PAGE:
What’s the freakin’ point! Get to it already! We are vury vury busy these days and we don’t have time to dilly-dally around and spend precious extra seconds to hear what you have to say. I want to get the core guts of the idea right up front. I want to know if I can space out and move on to other things, or lock my focus in for more and more in-depth understanding… and then decide to bail out before the punchline comes anyway…
In this very first paragraph of my blog today, I express something that has been bugging me about my own writing or my own way of being as I have observed it to be, for awhile now. I notice that I spend a lot of words on here each week to unfold my ideas. I eat up several inches of digital real estate every Friday morning, with usually over a thousand words. I do try to have one main clear point in each of these blogs. I wonder why I employ so many letters, spaces and punctuation to do it?
There are three men that I read regularly in my email. Steve Chandler, Seth Godin and Dusan Djukich. All three of these guys send ‘blog’ style email messages that can improve or impact or at least cause some mental intrigue in my life. I get tons of emails, every day, spam mostly, yet I stop to read their words. They tend to write from the heart. They speak clearly and powerfully. They give useful information, that you can employ to author transformation in your own life. They use few words.
In the same amount of text that you have read from me so far today, these three guys might have each made a profound point, with little fuss. I recommend them to you.
For me though, I must enjoy the flowery arrangement of syllables and poetic rhythms. I seem to want to play with the language, and exercise my limited primitive vocabulary. I waste your precious seconds and beat around the bush. Sorry for that.
Truly some days, I don’t know what my point is, until I have written several hundred words. I sometimes need to clear out the mental junk, and let the rusty waters run before something fresh comes through the pipe.
Usually though, I am avoiding and putting off and trying to butter things up. It is weakness. It is excuses. It lacks confidence and clarity. I could just say, exactly what it is that I mean to say, in just a few words. I don’t need all this extra gar-bage in between.
What is my point? What purpose did I intend to convey? How powerfully will I chose to express this message?
You can measure these things by how quickly and deeply these words cut into the juicy idea I am serving up. Usually it’s a bunch of preparation, and very little main course.
The first step to making some changes in my world, are to notice and to be aware of the way things are. Then I can decide if I want to ever so slightly adjust my course of action. The tiniest movements today, can lead to colossal distances in the location of some future arrival.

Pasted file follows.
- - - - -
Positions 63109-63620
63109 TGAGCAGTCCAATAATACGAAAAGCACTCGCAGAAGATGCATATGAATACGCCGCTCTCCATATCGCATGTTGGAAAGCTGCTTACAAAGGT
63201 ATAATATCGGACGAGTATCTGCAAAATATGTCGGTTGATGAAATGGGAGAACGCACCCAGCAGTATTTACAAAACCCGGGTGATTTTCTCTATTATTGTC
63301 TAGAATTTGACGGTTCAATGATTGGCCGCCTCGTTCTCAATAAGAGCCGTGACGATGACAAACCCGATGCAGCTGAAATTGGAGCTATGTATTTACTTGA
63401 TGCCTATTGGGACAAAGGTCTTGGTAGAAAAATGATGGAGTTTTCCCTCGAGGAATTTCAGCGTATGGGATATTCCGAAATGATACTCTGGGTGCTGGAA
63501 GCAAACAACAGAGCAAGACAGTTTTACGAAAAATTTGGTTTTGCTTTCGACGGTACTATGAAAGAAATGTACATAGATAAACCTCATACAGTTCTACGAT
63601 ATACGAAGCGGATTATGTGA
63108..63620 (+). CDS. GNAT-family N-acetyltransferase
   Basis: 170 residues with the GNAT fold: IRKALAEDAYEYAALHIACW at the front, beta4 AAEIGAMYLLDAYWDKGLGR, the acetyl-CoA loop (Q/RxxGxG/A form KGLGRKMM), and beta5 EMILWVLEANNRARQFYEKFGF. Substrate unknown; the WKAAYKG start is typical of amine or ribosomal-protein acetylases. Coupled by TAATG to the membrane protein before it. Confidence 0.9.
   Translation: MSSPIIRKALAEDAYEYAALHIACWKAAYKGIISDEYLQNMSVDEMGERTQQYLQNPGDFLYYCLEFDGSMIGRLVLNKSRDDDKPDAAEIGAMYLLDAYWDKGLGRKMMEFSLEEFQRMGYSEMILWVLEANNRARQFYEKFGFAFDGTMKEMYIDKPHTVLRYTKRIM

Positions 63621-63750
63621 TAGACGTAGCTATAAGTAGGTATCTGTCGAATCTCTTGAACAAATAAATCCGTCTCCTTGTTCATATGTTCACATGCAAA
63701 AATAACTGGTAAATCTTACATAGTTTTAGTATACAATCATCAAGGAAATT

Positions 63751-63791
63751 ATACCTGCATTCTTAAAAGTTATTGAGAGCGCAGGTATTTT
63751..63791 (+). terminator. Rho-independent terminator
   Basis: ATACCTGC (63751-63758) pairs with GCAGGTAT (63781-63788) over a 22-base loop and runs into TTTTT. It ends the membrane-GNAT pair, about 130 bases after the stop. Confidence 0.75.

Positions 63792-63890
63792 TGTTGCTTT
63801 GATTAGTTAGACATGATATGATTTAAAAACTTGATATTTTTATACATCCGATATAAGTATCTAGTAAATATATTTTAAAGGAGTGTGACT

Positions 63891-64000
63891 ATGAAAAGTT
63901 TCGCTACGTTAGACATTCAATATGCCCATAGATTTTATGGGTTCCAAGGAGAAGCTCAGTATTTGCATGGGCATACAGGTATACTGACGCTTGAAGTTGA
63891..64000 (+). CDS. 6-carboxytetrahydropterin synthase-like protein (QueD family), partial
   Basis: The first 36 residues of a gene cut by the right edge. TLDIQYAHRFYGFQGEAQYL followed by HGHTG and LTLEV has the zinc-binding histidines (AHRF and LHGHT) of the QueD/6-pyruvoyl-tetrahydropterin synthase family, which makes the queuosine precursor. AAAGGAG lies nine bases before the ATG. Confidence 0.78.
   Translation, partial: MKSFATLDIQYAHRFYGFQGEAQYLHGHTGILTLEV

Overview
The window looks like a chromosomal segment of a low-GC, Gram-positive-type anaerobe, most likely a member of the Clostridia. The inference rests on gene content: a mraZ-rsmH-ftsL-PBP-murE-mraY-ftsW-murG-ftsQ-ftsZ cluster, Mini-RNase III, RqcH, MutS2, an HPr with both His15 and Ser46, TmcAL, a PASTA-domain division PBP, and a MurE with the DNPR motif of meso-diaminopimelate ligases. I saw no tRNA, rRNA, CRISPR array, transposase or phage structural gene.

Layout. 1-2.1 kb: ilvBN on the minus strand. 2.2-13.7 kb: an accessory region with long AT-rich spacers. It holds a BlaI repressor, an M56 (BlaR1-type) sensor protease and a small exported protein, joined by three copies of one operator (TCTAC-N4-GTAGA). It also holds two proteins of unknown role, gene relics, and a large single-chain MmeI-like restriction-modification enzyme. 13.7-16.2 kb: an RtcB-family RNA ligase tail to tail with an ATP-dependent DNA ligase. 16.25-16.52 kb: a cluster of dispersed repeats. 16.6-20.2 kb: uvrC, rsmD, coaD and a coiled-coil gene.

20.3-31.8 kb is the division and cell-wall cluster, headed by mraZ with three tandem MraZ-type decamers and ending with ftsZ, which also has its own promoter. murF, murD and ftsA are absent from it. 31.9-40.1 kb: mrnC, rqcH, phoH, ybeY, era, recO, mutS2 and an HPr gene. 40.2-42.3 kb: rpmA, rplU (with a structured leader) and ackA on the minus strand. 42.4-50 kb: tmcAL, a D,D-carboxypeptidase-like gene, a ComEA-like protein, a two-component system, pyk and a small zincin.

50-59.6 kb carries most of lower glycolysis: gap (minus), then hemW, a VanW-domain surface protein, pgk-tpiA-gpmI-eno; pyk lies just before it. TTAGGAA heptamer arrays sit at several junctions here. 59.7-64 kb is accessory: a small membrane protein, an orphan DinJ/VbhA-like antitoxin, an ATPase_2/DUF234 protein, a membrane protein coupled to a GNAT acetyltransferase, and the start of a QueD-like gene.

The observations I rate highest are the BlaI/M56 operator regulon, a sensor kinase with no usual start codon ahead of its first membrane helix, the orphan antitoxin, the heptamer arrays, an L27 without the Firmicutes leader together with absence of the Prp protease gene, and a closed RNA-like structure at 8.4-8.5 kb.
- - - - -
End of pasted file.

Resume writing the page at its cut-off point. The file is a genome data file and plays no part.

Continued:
If I am avoiding the inevitable, it is wasting everyone’s time. Get to it. Let’s get it over with and move on to the next challenge. Placating and being passive aggressive, is a rubbery and challenging existence. Boundaries set firmly, give us strength to exercise against.
Always the best path between point A and B, is a Straight Line, according to the most clear and most concise truth-teller I know, Dusan Djukich.
Maybe next week, you will only have one pair-a-giraffe to read instead of many. Maybe it will be even better yet. Maybe I’ll fail and flail around, making you endure lots of aimless words and not-so-fancy phrasing…
Till then, Take Care 🙂
In case my blog post today, didn’t help you or jumpstart any creative inner monologues, here are some from the fellas… And they won’t take you long to read 🙂
The problem with that popular approach is that there is no true maintaining. If you are not going forward, you are going backward. Without learning to grow, you are slipping back down a slippery slope to powerlessness.
I need to know how to learn….to learn how to expand what you can do. Learn how to get stronger and bolder. Lose face. Suffer humiliation, because that’s where true, true strength grows from. When I try something new.
“Every act of conscious learning,” noted professor of psychiatry Dr. Thomas Szasz, “requires the willingness to suffer an injury to one’s self-esteem. That is why young children, before they are aware of their own self-importance, learn so easily; and why older persons, especially if vain or important, cannot learn at all.”
Can you change?
Are you stuck with your habits, your knowledge, your weight, your fitness, your interpersonal skills? Is your future a slightly different rerun of your past?
We spend an enormous amount of time and money seeking to reinvent and upgrade ourselves, working to give up something, start something, build something or change something about who we are and what we do.
And we usually fail.
It’s tempting to say, “this is who I am, habits are hardwired, it’s in my DNA, I’m going to live with it.” Tempting, and an easy way out.
Change is hard, sometimes nearly impossible. But if even one person as far behind as we are has dug in and done enough work to finish that marathon, to change that habit or to learn that skill, it means that it’s not impossible. Merely (astonishingly) difficult.
Knowing that it’s possible is 86% of the project.
And the most concise “one-inch punch” you can read online, Dusan Djukich:
“Feeling bad about something is a waste of life. Change your behavior. Do what’s required.” – Dusan Djukich http://www.StraightLineCoach.com
“You can speak from ‘game changer’ or you can speak from cliques. The latter won’t make a difference.” -Dusan Djukich http://www.StraightLineCoach.com
“Constantly choosing comfort over growth is what creates most emergencies.” – Dusan Djukich http://www.StraightLineCoach.com